Data sharing and third-party monitoring in humanitarian response

Diepeveen, S., Bryant, J., Mohamud, F., Wasuge, M. and Guled, H.
Publication language
Date published
30 Sep 2022
Research, reports and studies
Data ethics, Data protection / Responsible data management, Monitoring

Responsible data sharing is a growing area of concern in the humanitarian sector. The adoption of new digital tools and a drive for more granular monitoring of programmes have meant humanitarian crises are increasingly ‘data-rich’ environments. Efforts to gain better understanding of contexts, quantify the impact of programmes and coordinate responses have meant more data sharing seems unavoidable. Yet at the same time, concerns around the impact of such a trend have grown more prominent. Major data breaches, including those recently affecting the International Committee of the Red Cross (ICRC), have raised questions around the risks to already-marginalised people when data collected by aid providers is inadequately protected and falls into the wrong hands. 

The introduction of private sector actors to support humanitarian action can bring new opportunities for using data, but also different sets of risks. Third-party monitoring (TPM) is a key part of this picture of humanitarian data that encompasses sharing and risks. TPM – the process of an independent entity assessing the outputs and performance of programmes – is a growing industry in the humanitarian sector. One report in 2016 estimated that in Afghanistan alone, approximately $200 million had been spent on TPM annually since 2006 (Sagmeister and Steets, 2016). With increasing pressure on funders to justify their spending, TPM is seen as a necessary element of the contemporary, digitally enabled humanitarian system. It is also a reliable and independent means of ensuring accountability through third-party monitors’ (TPMs’) impartial assessments of humanitarian programmes. Data is central to this work, with organisations often gathering and analysing valuable information on aid users that can be personally identifiable and sensitive. As a result, these monitoring organisations should be considered a key part of the humanitarian data system, which is more usually understood as being limited to humanitarian organisations, funders and crisis-affected people.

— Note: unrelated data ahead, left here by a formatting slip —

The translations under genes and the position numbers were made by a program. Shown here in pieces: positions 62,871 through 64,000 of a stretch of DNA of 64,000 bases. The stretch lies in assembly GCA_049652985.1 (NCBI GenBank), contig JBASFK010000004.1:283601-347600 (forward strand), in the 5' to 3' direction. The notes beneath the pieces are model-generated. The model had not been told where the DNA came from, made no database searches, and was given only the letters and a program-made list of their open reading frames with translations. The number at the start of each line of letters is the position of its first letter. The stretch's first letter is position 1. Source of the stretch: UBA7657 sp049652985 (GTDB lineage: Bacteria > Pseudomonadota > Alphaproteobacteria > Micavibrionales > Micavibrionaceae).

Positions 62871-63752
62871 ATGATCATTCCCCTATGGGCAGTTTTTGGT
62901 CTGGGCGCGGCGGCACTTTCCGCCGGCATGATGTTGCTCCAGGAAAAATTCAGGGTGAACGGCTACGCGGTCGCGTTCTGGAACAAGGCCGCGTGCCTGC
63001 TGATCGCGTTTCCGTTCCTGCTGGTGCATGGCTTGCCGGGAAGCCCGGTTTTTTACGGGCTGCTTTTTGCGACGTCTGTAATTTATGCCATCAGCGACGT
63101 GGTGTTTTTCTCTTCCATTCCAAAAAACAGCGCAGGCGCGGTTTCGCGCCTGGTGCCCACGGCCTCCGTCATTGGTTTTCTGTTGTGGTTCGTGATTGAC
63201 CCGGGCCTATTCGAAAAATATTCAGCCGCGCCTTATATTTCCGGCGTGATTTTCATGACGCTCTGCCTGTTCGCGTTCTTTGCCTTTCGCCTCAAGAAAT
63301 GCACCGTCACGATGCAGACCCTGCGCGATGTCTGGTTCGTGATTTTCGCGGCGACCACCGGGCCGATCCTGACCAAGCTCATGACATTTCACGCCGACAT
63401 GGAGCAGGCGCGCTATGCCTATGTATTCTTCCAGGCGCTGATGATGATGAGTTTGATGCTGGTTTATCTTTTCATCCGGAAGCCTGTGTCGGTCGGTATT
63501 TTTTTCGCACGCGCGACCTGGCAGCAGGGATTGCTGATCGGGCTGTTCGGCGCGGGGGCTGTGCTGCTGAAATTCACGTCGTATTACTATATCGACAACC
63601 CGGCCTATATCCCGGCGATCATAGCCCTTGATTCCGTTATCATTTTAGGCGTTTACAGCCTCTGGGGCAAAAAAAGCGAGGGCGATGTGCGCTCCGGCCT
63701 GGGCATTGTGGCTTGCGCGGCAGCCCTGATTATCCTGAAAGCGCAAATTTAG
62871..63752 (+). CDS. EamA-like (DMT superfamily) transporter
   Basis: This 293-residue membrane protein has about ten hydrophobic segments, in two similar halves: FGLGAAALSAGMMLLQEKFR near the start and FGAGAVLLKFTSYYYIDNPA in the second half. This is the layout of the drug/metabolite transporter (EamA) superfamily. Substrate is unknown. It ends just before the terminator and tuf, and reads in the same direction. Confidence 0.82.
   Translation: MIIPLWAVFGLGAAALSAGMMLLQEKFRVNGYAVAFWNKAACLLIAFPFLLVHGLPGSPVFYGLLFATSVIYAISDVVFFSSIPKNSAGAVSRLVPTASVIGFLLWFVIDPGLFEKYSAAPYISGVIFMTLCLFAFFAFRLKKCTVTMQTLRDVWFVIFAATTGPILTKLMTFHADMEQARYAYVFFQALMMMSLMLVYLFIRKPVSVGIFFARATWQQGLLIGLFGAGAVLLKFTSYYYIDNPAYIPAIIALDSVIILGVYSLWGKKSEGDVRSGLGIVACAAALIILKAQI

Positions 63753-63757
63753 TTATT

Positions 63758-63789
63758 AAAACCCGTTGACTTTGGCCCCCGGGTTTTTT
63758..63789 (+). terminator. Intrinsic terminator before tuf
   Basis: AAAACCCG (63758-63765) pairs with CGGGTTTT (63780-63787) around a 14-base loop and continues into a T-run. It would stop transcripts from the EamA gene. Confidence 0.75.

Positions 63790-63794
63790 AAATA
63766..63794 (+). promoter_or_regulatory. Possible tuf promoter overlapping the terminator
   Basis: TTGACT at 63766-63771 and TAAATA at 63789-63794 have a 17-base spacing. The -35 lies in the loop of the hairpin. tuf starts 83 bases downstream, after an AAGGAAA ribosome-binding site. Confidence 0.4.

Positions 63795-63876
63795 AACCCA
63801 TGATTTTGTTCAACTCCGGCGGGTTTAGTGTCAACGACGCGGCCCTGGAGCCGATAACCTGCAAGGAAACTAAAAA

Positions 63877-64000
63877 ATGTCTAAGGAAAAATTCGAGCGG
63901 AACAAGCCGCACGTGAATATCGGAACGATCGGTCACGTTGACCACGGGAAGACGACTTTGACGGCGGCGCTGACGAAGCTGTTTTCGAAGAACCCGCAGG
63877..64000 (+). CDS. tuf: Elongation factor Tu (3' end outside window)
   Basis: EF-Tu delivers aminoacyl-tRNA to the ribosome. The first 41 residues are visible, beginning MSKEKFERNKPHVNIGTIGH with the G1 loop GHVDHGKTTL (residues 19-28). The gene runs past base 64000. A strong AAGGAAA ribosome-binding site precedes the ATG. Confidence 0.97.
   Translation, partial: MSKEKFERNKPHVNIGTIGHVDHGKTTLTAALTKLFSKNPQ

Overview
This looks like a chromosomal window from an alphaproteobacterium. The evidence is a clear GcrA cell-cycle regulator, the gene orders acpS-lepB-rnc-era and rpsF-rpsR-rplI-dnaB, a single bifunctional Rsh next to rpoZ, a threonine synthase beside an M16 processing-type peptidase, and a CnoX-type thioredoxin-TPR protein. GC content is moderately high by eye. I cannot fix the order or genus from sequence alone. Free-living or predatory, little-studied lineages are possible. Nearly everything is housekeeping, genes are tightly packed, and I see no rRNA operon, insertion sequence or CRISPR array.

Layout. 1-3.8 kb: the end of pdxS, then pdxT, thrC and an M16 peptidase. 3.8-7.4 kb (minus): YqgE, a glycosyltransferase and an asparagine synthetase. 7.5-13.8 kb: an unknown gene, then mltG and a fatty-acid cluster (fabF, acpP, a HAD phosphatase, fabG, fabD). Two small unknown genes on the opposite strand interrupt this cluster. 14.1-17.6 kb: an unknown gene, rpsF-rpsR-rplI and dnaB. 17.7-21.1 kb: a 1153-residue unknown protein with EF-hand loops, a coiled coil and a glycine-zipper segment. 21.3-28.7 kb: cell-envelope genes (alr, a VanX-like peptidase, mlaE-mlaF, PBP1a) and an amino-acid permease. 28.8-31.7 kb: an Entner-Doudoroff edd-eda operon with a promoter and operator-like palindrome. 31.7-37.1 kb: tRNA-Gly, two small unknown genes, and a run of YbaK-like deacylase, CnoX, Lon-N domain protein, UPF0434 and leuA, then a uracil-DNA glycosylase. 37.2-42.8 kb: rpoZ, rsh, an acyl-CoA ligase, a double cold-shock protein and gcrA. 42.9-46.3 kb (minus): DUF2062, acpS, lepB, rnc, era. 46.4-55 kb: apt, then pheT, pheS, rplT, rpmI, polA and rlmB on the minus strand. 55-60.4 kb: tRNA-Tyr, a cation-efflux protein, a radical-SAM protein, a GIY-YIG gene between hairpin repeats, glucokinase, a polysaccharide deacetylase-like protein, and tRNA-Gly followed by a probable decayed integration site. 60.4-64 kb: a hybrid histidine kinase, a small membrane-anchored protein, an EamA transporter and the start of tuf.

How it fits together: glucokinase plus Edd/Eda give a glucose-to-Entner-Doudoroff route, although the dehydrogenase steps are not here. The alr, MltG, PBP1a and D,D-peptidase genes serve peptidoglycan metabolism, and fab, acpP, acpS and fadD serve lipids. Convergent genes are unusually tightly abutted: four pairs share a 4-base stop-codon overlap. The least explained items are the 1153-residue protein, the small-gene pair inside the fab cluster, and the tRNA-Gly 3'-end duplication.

This working paper explores risks and mitigation efforts around data sharing for the humanitarian sector through a focus on the data sharing relationships involved in third-party monitoring. It provides insights into data sharing risks linked to the introduction of external, often private sector, organisations into the humanitarian ecosystem. It interrogates the nature and distribution of risk, data responsibility, and opportunities for mitigating risks and realising value through data sharing for the diverse stakeholders involved. The intention of this paper is to shed some light on a less-explored but important group of actors and processes of data sharing in the humanitarian sector. In doing so, it aims to highlight wider issues and propose recommendations that are applicable for the responsible sharing of data in the sector more generally.